|Lawrence Livermore National Lab, https://www.llnl.gov/|
Engineers at Lawrence Livermore National Laboratory used dynamic hydrous pyrolysis/oxidation (HPO), a process invented at the lab, to clean the California Edison’s Visalia Pole Yard more than 100 years ahead of schedule and millions of dollars under budget. The Visalia site had been used for 80 years to treat utility poles by dipping them in creosote or pentachlorophenal. But by the 1970s, these chemicals had seeped into the soil and groundwater to depths of 100 ft. Shortly after this discovery, the four-acre Visalia facility was declared one of the first Superfund cleanup sites.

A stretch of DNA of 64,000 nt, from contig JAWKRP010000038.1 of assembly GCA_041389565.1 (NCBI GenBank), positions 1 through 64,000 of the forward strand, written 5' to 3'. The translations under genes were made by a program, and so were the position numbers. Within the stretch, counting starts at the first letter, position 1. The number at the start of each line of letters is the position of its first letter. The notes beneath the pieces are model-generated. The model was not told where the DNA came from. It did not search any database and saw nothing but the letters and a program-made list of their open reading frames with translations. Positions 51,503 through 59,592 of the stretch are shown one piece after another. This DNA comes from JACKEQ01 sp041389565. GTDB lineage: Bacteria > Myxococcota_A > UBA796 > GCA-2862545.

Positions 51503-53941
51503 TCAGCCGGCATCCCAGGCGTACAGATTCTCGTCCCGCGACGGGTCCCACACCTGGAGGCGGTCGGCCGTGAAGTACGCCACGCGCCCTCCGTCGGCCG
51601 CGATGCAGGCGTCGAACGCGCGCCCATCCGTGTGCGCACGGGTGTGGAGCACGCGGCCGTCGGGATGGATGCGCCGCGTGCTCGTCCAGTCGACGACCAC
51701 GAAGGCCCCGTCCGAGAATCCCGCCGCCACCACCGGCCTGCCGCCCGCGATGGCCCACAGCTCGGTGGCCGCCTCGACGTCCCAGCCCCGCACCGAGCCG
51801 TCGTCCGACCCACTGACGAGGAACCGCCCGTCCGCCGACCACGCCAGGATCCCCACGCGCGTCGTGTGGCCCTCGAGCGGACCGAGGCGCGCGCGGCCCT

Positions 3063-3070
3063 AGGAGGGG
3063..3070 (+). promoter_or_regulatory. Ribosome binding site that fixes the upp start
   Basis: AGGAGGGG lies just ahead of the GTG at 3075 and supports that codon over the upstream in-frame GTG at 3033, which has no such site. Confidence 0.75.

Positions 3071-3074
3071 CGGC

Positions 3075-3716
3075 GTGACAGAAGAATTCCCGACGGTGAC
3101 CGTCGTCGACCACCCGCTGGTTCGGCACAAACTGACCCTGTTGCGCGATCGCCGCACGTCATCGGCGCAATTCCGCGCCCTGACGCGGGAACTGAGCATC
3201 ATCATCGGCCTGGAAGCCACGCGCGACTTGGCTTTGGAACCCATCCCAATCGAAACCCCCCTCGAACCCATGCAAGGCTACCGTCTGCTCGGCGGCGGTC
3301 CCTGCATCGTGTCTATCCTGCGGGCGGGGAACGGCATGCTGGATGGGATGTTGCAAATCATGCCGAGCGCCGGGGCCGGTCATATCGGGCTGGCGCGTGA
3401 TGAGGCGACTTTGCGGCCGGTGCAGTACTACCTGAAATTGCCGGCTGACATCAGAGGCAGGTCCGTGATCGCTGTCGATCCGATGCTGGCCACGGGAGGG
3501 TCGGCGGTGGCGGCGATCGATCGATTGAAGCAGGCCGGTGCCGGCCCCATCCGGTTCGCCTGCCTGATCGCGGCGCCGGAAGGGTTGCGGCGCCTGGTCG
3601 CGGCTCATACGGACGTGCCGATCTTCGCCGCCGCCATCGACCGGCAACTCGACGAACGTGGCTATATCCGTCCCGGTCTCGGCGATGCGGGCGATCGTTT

The cleanup method first used was pump and treat, which involved pumping out the toxic water and soil and treating it to remove hydrocarbons. The process removed about 10 lb/week and experts predicted they would have to build a permanent pump-and-treat facility to keep contaminants from spreading, an option that would cost more than $100 million.
But scientists at Livermore developed HPO, a process in which contaminants are turned into carbon dioxide, chloride ions, and water using injected heat and oxygen. This process removed 46,000 lb of hydrocarbons weekly. And after HPO, the site’s groundwater meets drinking-water standards. Total clean up took 10 years and cost $14 million.